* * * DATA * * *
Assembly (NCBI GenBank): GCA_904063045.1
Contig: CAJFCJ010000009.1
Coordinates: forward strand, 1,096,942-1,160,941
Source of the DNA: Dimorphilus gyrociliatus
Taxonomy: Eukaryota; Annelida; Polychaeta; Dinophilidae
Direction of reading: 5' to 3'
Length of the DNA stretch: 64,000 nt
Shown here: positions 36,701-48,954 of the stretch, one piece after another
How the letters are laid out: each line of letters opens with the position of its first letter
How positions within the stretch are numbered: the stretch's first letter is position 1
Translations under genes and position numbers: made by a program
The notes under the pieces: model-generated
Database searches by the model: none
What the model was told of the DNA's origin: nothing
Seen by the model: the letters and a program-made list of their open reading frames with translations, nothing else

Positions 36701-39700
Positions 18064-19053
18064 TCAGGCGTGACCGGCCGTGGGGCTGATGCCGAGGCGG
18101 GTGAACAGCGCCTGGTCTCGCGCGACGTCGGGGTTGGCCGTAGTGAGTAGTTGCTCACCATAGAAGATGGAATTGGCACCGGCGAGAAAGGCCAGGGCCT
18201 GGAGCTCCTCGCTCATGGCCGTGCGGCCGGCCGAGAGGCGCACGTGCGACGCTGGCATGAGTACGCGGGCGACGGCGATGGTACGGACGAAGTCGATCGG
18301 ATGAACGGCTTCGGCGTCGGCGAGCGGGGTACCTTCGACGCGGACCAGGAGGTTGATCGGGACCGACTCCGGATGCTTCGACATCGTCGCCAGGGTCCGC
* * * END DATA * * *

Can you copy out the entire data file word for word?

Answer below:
Assembly (NCBI GenBank): GCA_904063045.1
Contig: CAJFCJ010000009.1
Coordinates: forward strand, 1,096,942-1,160,941
Source of the DNA: Dimorphilus gyrociliatus
Taxonomy: Eukaryota; Annelida; Polychaeta; Dinophilidae
Direction of reading: 5' to 3'
Length of the DNA stretch: 64,000 nt
Shown here: positions 36,701-48,954 of the stretch, one piece after another
How the letters are laid out: each line of letters opens with the position of its first letter
How positions within the stretch are numbered: the stretch's first letter is position 1
Translations under genes and position numbers: made by a program
The notes under the pieces: model-generated
Database searches by the model: none
What the model was told of the DNA's origin: nothing
Seen by the model: the letters and a program-made list of their open reading frames with translations, nothing else

Positions 36701-39700
Positions 18064-19053
18064 TCAGGCGTGACCGGCCGTGGGGCTGATGCCGAGGCGG
18101 GTGAACAGCGCCTGGTCTCGCGCGACGTCGGGGTTGGCCGTAGTGAGTAGTTGCTCACCATAGAAGATGGAATTGGCACCGGCGAGAAAGGCCAGGGCCT
18201 GGAGCTCCTCGCTCATGGCCGTGCGGCCGGCCGAGAGGCGCACGTGCGACGCTGGCATGAGTACGCGGGCGACGGCGATGGTACGGACGAAGTCGATCGG
18301 ATGAACGGCTTCGGCGTCGGCGAGCGGGGTACCTTCGACGCGGACCAGGAGGTTGATCGGGACCGACTCCGGATGCTTCGACATCGTCGCCAGGGTCCGC